In a new video, YouTube shares more details about how their new music licensing/revenue sharing platform works and how to use it.

YouTube Creator Music allowed creators in the Partner Program to browse and use high-profile, mainstream, copyrighted music from top artists on monetized videos. Depending on the track, creators can either split the revenue or pay an upfront fee for full earnings.

Until now, YouTube have kept details fairly thin on the ground. A new video reveals all!

How to browse and use YouTube Creator Music

The platform is still in beta, but is gradually rolling out to US creators, before expanding to all creators in the Partner Program globally.

If you have access, you’ll find Creator Music in the left panel of the YouTube Studio site on desktop.

From the Creator Music portal, you can find specific tracks and artists in the search bar or scroll through Home to find tracks by genre, mood and featured collections. The Browse menu shows a list of available tracks that can be filtered by Genre, Mood, Vocals, BPM, Duration and Price, as well as sorted by Best match, Newest or Price, to suit your video and budget. Hover over the album art and click play to preview and scrub through tracks. You can download licensable tracks right away or save them to Your library with the heart icon. Your library shows your Saved, Downloaded and Licensed tracks.

Tracks will be displayed with one of four icons that represent the usage terms:

  • A price – Buy a license upfront and keep all of the revenue (after YouTube’s usual cut)
  • Arrows – Pay no money upfront and share the revenue with the artist or rightholder
  • Grey dollar – Not available for licensing/revenue sharing. Artist keeps the revenue.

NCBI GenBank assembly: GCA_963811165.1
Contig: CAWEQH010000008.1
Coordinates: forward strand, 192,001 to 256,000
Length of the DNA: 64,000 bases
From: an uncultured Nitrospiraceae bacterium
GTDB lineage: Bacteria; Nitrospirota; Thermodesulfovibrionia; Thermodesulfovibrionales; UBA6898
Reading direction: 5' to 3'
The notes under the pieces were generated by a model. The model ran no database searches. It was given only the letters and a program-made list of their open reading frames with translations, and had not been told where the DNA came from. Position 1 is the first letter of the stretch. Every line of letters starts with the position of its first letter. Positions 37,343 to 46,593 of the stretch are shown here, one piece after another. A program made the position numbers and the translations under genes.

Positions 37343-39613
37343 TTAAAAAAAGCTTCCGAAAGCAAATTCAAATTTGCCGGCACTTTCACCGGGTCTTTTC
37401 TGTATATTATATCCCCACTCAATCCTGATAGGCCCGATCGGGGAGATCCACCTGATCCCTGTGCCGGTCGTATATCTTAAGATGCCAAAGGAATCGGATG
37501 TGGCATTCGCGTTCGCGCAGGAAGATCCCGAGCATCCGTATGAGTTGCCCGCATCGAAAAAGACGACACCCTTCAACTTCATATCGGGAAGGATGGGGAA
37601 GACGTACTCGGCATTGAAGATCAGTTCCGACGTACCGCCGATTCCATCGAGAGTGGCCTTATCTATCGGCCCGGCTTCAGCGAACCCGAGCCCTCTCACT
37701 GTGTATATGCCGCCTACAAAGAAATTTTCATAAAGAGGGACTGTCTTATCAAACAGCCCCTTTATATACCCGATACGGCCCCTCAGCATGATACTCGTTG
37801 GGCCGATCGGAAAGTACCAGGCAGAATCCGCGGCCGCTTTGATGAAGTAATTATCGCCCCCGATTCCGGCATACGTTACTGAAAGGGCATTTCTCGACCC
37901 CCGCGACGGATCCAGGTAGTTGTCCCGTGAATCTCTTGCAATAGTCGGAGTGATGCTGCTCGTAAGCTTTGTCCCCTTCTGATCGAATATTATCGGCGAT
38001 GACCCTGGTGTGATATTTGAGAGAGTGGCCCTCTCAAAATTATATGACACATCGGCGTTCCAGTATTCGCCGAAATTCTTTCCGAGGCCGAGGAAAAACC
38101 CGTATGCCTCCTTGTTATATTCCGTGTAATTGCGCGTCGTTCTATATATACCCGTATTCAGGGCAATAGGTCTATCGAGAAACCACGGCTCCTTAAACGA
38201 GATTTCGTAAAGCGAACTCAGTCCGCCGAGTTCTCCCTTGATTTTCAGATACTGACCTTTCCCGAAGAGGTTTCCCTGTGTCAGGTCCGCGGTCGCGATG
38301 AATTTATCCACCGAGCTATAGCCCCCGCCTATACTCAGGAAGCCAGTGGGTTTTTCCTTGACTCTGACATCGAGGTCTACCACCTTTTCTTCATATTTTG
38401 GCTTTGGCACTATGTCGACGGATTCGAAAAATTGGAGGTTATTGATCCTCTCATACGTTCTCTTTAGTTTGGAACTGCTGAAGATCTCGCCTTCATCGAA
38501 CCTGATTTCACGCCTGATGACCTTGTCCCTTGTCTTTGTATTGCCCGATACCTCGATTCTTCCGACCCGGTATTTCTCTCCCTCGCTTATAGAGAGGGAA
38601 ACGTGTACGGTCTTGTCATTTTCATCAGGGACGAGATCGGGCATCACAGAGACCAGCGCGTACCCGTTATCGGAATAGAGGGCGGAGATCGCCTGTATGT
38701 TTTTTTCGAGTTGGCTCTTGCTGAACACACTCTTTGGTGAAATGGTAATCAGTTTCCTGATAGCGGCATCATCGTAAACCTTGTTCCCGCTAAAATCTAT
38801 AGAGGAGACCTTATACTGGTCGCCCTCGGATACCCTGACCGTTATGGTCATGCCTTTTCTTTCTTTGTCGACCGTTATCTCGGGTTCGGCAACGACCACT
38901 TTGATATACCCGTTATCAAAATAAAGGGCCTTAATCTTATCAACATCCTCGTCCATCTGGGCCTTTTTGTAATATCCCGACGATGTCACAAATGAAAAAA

• Red eye – Not available for licensing/revenue sharing. Artist keeps the revenue. Visibility restrictions block your video in one or more country.

Upfront Licenses

For licensable tracks, the price is set by the label/publisher. Pricing can change, but won’t affect past license purchases. Some prices are the same for all creators. Some prices vary based on the creator’s channel size. Click the price for details like supported regions, expiration information and monetization policy. If you are happy with the details, click BUY LICENSE to purchase and download the track.

Licenses are only valid on YouTube, for a single video and are unique to your channel, meaning you can’t transfer them to anyone else. Buying a license gives you permission to use the track. It does not mean you own the track.

During upload, you can add the license on the Video elements page. If YouTube picks up on a track that is used but not purchases, the option to buy the license will appear in the upload stage.

Revenue Sharing

For revenue sharing tracks, you split the video’s revenue with the rightsholder.

Percentages are set by the rightsholder. The option to share revenue can depend on how much of the song you use and can vary by country. Click on the arrows to view the usage terms.

Revenue sharing does not impact revenue from fan funding features like Super Thanks, Super Chat and Channel Memberships. Revenue sharing can be subject to changes by the rightsholder.

Note, you don’t need to license tracks for YouTube Shorts. Creators can simply choose the audio from the Add sounds menu. YPP creators will soon earn revenue from their Shorts.

YouTube says they are constantly updating the catalog with new tracks and plan to expand licensing options in the future. Find more details and eligibility requirements/restrictions here.

At RouteNote, we work with YouTube to help artists monetize their music via Content ID. This allows musicians to earn all of the revenue generated from videos on YouTube that use their music.

We are excited to continue working with YouTube to offer artists Creator Music options in the future.